To offer two examples, increasing scarcity of minable gold could hamper miners and favor gold; or improved tech could provide an advantage for miners while producing a decrease in gold price. Similarly, business expenses could be such that at current stock prices, the return before dividends is 1% less than the return of gold itself, so that adding 1% dividends makes the return equal.

What is the basis for assuming that dividends haven't already been part of the price calculations?

How do we know that miners' underlying long term yield is gold price + dividends?
« Last Edit: April 23, 2020, 02:58:57 PM by BicycleB »

Wrenchturner

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Re: Precious Metals
« Reply #498 on: April 23, 2020, 03:15:26 PM »
Seems weird to me that a comparison is being drawn between a company that extracts a material and a finished product that stores value.  Maybe I've got the interpretation wrong.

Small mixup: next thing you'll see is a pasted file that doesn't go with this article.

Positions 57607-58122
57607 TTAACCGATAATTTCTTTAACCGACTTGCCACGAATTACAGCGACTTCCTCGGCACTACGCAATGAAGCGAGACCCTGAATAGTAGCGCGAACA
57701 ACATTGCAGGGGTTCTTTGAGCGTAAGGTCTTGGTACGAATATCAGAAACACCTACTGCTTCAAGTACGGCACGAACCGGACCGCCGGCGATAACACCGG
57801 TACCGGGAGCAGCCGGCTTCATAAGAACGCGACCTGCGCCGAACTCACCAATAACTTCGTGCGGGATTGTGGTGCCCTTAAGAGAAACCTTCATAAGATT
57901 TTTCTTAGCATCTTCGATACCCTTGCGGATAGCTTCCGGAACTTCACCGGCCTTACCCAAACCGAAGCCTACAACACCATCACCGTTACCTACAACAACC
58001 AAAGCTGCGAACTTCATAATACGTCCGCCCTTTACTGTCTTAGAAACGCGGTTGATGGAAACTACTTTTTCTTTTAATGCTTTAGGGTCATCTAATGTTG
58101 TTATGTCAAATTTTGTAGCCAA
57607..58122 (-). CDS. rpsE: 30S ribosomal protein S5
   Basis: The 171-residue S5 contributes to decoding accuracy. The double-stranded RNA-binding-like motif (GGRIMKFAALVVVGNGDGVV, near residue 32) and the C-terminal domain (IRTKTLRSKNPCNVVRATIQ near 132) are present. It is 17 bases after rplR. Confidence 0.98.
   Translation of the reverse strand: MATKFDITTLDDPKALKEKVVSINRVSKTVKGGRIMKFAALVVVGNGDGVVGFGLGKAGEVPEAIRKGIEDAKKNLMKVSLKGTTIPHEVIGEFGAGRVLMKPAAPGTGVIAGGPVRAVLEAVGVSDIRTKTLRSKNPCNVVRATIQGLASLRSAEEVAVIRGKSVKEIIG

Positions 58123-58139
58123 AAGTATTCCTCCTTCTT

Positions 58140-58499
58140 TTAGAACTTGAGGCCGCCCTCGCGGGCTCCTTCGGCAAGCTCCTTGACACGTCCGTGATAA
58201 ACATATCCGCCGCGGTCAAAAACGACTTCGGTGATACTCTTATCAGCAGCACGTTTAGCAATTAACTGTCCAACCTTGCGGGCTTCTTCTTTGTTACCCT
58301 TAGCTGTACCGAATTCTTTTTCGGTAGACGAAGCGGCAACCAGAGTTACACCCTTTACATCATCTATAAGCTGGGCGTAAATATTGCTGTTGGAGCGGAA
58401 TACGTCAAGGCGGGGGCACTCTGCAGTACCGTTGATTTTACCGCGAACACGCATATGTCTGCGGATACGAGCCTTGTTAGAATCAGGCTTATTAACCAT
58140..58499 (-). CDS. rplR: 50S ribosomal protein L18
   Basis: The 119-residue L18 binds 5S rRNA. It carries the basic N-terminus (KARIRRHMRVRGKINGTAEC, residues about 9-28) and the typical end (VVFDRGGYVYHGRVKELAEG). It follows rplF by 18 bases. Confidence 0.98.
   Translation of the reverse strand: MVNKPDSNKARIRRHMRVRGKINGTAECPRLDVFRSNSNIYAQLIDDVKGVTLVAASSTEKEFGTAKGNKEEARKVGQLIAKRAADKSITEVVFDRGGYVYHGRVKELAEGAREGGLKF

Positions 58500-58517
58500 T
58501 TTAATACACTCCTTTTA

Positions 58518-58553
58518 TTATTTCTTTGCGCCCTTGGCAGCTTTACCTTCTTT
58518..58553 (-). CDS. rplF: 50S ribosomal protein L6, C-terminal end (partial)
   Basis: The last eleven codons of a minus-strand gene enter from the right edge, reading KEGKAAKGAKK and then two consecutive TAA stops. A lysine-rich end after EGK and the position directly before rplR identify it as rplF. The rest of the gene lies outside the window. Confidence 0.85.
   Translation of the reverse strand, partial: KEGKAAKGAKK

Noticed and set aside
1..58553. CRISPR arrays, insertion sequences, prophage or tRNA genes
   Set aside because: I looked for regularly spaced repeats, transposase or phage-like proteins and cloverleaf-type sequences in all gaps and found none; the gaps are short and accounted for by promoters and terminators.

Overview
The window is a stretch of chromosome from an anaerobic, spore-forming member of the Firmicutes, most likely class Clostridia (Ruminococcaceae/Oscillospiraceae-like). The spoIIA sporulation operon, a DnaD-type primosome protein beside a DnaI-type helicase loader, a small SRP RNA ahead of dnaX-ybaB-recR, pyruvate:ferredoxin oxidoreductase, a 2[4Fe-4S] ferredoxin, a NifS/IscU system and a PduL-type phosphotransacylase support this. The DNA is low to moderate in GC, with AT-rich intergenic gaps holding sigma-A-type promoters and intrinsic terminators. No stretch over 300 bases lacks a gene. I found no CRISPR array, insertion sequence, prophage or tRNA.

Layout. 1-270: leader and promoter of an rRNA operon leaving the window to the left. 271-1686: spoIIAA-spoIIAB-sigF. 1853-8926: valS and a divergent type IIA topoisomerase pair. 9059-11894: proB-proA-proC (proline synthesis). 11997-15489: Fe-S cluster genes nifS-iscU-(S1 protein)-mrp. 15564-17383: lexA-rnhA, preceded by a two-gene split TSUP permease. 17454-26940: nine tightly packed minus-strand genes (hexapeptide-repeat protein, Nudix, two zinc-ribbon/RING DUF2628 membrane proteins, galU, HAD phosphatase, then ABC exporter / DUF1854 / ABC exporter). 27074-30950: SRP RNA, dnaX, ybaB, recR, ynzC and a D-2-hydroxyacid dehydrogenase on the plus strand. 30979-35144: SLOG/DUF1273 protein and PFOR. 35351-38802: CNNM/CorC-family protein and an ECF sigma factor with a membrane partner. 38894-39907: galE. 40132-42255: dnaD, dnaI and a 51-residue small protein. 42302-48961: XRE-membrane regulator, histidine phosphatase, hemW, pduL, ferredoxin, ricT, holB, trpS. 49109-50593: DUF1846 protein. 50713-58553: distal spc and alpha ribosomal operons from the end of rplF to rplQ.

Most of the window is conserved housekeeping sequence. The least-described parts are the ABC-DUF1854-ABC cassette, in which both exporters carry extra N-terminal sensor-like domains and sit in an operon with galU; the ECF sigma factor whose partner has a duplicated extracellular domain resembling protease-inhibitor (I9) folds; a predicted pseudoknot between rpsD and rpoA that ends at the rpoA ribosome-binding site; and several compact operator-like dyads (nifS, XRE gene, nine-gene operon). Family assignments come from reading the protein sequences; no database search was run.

As for metals being bullish--maybe they are; people have been trying to stave off inflation ever since the GFC.  Lots of wealth moved into real estate but COVID has potentially damaged that asset class, especially with all the leverage.  Where else can you park money these days?  Crypto is too volatile/has questionable liquidity...

I'm far from an expert of course...

Radagast

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Re: Precious Metals
« Reply #499 on: April 23, 2020, 07:15:28 PM »
@Radagast, I like your reasoning but have questions about the fundamentals. You appear to assume that miners' long term price varies in proportion to gold, so that dividends produce a 1 to 1 variance (an advantage) compared to gold. But don't miners have many differences from gold itself, enough differences that they could have a long term performance quite different from gold itself?